2020: a majority-millennial government in Baltimore?
By Mileah Kromer
Jun 12, 2019 | 8:55 AM
First-term City Councilwoman Shannon Sneed's baby girl, Rae, is about to turn 1, and has spent quite a bit of time growing up inside the city council. (Barbara Haddock Taylor / Baltimore Sun)
We mock them as the entitled occupants of parental basements. We blame them for killing everything from doorbells to starter homes to dating. We ignore the public policies and economy they inherited and breathlessly stereotype them into a perpetual adolescence of their own making. Yet, despite the relentless "kids these days" tropes, the reality is that the millennials have grown up — and are now ready to lead.
Their burgeoning power as voters will be matched by the consequence of their realized political ambitions. A wave of millennial candidates in 2018 lessened some of the serious and valid concerns about their willingness to run for public office. Millennials now control 26 seats in the U.S. House of Representatives; 20 of them were elected in the last cycle. They also jumped into races at the state level in record numbers. According to the non-partisan Millennial Action Project, more than 800 Millennials ran for state legislative seats during the midterms.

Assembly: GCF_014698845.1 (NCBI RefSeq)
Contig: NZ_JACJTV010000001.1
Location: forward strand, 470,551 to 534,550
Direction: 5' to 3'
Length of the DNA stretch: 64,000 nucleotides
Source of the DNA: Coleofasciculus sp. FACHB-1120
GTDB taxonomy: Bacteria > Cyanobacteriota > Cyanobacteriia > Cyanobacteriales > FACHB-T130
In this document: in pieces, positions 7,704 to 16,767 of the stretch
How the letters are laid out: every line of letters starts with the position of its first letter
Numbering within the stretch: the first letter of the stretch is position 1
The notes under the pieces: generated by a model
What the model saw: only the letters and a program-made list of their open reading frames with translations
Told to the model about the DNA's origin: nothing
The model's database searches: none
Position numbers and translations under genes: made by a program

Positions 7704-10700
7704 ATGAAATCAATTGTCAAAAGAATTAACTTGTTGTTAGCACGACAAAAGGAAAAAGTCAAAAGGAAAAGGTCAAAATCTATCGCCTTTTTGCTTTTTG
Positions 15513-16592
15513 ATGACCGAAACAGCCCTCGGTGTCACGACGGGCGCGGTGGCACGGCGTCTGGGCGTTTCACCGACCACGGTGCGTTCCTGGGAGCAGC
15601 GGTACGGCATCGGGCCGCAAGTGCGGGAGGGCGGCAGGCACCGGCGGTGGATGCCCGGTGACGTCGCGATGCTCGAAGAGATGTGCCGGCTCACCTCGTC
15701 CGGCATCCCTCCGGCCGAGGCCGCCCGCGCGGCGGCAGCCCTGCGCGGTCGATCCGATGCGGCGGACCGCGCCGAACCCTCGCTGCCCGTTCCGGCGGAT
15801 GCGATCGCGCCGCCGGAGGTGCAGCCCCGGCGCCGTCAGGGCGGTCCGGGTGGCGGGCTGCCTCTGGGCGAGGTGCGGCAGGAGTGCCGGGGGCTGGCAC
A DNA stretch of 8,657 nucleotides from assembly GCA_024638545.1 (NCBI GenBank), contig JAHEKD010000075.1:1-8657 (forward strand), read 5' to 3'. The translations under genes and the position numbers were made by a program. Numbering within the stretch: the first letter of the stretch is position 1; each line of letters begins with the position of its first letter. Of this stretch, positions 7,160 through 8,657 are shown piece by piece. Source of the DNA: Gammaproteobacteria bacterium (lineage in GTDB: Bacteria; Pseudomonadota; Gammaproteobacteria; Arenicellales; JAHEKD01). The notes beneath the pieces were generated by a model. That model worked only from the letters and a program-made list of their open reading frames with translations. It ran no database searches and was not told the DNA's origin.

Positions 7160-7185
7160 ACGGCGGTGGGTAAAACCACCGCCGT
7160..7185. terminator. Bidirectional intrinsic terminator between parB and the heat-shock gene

Bernard C. "Jack" Young, president of the Baltimore City Council, speaks to the media in Annapolis. Young will take over as ex officio Baltimore mayor as Mayor Catherine Pugh takes a leave of absence. (Pamela Wood / Baltimore Sun video)
For example, a Gallup study found that millennials have a profound sense of ownership in their work and care deeply about seeing projects to their completion. They flourish when held accountable, and accomplishments fuel them to do more. Elected officials motivated to meet public demands by shepherding projects from start to finish would be an asset to a city searching for measurable progress.
The most notable characteristic of millennials is their rejection of the status quo and desire to find new ways to solve problems. Could government built on resistance to doing things "the way we've always done them" bring the change Baltimore City needs? We might just find out in 2020.
Mileah Kromer is the director of the Sarah T. Hughes Field Politics Center at Goucher College, which conducts the Goucher Poll. She is also an associate professor of political science. Born in 1981, she is among the first of the millennials. Her email is firstname.lastname@example.org; Twitter: @mileahkromer.